Redeeming the time is a challenge to make full use of it and not to waste opportunities.  It is a call to allow God to guide us in prioritizing our schedules.  We must have filters in place to help us better determine into what we should and should not invest our time.  First, what is unimportant and not urgent?  Second, what is unimportant but urgent?  Third, what is important but not urgent?  Fourth, what is important and urgent?  We must make sure we are using our time wisely.

The question then is – how do we redeem our time?  How do we prioritize our time and make sure we are focused on what we should be focused?  There are plenty of ways to waste our time and to invest our time in things that will never produce the results we desire.  In Growing New Churches (training materials by Dynamic Church Planting International) Hal Seed shares these tips on dealing with time demands.  He gives “Ten Biblical Guidelines for Managing Your Time.”  Here are the first five:

  1. Our time is precious! Ephesians 5:16-17, “Redeeming the time, because the days are evil. Wherefore be ye not unwise, but understanding what the will of the Lord is.”  Colossians 4:5, “Walk in wisdom toward them that are without, redeeming the time.”  Redeeming time requires that you trade something for something else.  Are you trading your time for things of no value or for things of significance and eternal value?
  2. We will give an account of how we spend our time! 2 Corinthians 5:10, “For we must all appear before the judgment seat of Christ; that every one may receive the things done in his body, according to that he hath done, whether it be good or bad.”  All of us have three basic resources; our talents, our treasures, and our time.  Are we being good stewards of our time and using it for His glory?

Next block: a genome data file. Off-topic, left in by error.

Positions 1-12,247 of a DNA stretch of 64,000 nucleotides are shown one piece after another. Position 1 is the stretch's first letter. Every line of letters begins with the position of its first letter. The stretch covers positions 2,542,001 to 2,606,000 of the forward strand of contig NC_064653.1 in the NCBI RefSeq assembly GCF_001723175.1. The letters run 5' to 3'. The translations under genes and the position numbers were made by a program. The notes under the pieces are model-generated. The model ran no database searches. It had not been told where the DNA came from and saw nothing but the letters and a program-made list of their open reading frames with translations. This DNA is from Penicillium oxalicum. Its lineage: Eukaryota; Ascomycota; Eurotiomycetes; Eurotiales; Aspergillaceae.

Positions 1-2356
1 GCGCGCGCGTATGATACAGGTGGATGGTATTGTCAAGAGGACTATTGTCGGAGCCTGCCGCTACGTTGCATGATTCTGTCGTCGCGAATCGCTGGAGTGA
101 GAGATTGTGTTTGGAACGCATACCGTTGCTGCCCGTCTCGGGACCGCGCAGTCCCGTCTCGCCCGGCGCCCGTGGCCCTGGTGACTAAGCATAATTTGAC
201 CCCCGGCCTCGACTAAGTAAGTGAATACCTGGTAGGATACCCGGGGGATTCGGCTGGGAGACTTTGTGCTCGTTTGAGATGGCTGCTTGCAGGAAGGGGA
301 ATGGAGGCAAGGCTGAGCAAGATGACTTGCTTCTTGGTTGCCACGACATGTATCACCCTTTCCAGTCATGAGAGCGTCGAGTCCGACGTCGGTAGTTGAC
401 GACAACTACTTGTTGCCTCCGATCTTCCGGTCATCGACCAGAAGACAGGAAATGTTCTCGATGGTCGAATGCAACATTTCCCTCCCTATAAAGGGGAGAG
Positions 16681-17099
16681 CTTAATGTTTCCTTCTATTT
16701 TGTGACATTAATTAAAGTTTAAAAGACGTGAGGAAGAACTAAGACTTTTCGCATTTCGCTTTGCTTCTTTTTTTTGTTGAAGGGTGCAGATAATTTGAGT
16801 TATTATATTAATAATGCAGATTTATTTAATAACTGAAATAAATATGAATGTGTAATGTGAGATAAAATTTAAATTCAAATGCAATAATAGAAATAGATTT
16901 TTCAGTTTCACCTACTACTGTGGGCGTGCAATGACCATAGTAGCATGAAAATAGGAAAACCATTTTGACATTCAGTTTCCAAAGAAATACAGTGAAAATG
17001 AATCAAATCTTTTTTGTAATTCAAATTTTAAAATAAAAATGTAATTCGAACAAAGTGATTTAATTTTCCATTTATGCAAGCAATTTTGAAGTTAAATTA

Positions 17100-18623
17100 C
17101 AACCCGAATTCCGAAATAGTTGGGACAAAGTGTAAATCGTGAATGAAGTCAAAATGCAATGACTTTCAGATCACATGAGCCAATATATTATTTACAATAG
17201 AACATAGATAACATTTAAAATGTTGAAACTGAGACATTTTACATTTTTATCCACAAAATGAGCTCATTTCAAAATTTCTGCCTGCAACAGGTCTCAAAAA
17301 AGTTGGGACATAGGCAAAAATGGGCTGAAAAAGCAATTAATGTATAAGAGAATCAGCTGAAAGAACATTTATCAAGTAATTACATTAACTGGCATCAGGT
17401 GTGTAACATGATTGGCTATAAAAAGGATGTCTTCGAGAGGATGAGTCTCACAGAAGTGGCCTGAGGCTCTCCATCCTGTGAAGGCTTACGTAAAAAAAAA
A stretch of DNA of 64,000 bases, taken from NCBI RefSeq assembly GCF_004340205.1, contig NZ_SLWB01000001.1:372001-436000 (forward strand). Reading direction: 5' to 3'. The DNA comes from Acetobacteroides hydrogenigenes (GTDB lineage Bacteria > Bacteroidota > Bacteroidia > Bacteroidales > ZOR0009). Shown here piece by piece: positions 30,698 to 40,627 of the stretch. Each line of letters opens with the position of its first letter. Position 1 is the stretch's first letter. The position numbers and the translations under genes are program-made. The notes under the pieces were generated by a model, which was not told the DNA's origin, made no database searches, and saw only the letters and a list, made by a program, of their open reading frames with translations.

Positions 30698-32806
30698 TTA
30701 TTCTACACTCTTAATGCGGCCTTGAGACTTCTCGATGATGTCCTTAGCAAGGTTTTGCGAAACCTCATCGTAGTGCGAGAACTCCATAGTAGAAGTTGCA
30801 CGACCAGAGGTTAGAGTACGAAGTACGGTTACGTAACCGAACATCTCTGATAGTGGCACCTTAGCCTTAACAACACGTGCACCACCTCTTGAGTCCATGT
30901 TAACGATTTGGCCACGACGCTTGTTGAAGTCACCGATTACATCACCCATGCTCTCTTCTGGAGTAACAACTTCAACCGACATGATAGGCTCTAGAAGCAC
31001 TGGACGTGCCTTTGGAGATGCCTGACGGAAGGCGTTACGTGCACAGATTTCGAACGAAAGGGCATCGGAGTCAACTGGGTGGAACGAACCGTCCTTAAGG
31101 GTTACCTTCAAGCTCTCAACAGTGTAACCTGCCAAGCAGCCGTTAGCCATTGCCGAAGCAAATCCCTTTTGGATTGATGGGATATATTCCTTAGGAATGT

3. We must seek God regularly to guide our use of time. Jeremiah 10:21, “For the pastors are become brutish, and have not sought the LORD: therefore they shall not prosper, and all their flocks shall be scattered.”  The idea of “brutish” here is that they had lost their senses.  They were being stupid because they were not asking the Lord to direct them in what they should do!  Wayne Grudem has said, “I find the most helpful thing I do regarding the use of time is to spend time in prayer each morning bringing my plans and my ‘to do’ list before the Lord and seeking His direction.”
  4. We spend the most important time each day with God. Mark 1:35, “And in the morning, rising up a great while before day, he went out, and departed into a solitary place, and there prayed.”  What is God saying to you in your daily walk with Him?  Todd West in a recent message challenged our church to discern between a “good” idea and a “God” idea!  The only way to do that is in His presence.